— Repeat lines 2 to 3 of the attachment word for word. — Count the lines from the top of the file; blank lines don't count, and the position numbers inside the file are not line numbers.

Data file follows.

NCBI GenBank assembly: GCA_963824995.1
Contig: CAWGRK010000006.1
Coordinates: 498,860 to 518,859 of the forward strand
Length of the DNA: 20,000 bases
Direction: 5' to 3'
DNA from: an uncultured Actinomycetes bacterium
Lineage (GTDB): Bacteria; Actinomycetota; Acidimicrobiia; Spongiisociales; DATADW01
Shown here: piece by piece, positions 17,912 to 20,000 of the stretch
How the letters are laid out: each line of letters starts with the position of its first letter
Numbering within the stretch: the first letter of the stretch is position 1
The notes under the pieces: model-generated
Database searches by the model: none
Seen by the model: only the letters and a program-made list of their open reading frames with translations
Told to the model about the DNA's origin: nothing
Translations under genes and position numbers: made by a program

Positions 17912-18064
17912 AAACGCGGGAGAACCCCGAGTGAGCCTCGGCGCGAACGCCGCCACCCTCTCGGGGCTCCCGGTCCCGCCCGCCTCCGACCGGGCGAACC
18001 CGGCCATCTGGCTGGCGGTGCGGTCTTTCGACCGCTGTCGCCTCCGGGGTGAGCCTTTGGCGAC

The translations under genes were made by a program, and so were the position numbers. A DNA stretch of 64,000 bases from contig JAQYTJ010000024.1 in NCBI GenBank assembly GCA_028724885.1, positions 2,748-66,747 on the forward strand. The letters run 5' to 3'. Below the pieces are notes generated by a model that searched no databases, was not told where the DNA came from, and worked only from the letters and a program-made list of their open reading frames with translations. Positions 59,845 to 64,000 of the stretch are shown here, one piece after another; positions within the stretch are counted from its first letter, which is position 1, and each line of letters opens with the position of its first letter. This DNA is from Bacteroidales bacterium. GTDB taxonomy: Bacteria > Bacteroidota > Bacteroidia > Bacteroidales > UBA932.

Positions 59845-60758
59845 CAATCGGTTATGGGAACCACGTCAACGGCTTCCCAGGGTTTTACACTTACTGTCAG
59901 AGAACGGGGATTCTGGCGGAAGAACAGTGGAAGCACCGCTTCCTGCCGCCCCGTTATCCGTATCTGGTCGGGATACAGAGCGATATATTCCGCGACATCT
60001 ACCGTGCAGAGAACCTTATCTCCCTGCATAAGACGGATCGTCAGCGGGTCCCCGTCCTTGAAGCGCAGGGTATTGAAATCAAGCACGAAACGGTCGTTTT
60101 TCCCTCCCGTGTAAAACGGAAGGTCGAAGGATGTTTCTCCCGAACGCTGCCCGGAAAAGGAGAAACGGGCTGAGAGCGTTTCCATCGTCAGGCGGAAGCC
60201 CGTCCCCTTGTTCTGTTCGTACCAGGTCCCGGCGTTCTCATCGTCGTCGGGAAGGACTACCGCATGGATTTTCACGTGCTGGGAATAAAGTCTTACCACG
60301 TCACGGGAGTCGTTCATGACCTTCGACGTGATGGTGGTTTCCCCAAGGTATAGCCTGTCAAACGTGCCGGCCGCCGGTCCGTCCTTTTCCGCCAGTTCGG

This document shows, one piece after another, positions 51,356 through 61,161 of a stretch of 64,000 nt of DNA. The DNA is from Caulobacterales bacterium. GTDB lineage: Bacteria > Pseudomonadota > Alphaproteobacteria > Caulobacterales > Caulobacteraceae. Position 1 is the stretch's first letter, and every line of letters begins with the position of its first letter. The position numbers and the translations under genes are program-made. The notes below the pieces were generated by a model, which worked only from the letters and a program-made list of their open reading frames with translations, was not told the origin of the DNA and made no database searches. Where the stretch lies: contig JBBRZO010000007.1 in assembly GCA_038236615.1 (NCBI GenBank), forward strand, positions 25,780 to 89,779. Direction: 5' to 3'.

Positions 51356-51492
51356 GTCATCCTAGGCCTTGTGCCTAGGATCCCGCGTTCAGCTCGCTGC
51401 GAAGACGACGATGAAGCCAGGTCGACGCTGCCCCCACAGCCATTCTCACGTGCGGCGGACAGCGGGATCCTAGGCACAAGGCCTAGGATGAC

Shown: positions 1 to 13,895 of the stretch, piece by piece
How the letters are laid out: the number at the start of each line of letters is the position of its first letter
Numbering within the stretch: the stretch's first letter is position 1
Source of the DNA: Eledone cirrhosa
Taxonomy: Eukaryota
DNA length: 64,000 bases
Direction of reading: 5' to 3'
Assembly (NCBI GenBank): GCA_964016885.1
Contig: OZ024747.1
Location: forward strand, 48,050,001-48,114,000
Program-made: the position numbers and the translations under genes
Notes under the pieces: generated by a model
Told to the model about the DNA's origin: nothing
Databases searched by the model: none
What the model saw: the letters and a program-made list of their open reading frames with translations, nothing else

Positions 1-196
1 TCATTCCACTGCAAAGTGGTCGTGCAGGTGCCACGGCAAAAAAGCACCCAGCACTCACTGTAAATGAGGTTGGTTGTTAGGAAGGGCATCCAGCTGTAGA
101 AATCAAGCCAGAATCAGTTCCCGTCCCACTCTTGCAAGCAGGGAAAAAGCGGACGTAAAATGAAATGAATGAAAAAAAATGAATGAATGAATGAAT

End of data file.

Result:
Contig: CAWGRK010000006.1
Coordinates: 498,860 to 518,859 of the forward strand